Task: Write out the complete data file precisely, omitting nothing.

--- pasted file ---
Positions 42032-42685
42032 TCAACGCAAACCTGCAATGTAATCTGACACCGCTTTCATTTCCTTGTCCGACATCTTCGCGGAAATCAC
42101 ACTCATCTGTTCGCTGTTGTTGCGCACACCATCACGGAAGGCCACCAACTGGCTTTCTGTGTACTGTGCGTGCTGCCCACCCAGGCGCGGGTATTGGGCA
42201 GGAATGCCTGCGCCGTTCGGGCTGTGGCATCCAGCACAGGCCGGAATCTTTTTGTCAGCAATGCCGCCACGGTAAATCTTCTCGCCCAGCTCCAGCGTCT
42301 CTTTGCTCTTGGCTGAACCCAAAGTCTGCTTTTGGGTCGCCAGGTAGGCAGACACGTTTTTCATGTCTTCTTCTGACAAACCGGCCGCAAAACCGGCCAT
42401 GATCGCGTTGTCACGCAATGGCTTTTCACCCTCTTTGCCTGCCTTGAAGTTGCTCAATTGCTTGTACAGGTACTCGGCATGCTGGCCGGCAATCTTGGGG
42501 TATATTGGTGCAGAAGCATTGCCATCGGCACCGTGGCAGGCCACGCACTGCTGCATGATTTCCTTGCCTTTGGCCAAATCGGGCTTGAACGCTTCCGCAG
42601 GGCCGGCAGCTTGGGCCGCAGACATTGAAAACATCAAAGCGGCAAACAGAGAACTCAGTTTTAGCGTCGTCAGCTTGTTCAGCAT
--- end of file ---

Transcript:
Positions 42032-42685
42032 TCAACGCAAACCTGCAATGTAATCTGACACCGCTTTCATTTCCTTGTCCGACATCTTCGCGGAAATCAC
42101 ACTCATCTGTTCGCTGTTGTTGCGCACACCATCACGGAAGGCCACCAACTGGCTTTCTGTGTACTGTGCGTGCTGCCCACCCAGGCGCGGGTATTGGGCA
42201 GGAATGCCTGCGCCGTTCGGGCTGTGGCATCCAGCACAGGCCGGAATCTTTTTGTCAGCAATGCCGCCACGGTAAATCTTCTCGCCCAGCTCCAGCGTCT
42301 CTTTGCTCTTGGCTGAACCCAAAGTCTGCTTTTGGGTCGCCAGGTAGGCAGACACGTTTTTCATGTCTTCTTCTGACAAACCGGCCGCAAAACCGGCCAT
42401 GATCGCGTTGTCACGCAATGGCTTTTCACCCTCTTTGCCTGCCTTGAAGTTGCTCAATTGCTTGTACAGGTACTCGGCATGCTGGCCGGCAATCTTGGGG
42501 TATATTGGTGCAGAAGCATTGCCATCGGCACCGTGGCAGGCCACGCACTGCTGCATGATTTCCTTGCCTTTGGCCAAATCGGGCTTGAACGCTTCCGCAG
42601 GGCCGGCAGCTTGGGCCGCAGACATTGAAAACATCAAAGCGGCAAACAGAGAACTCAGTTTTAGCGTCGTCAGCTTGTTCAGCAT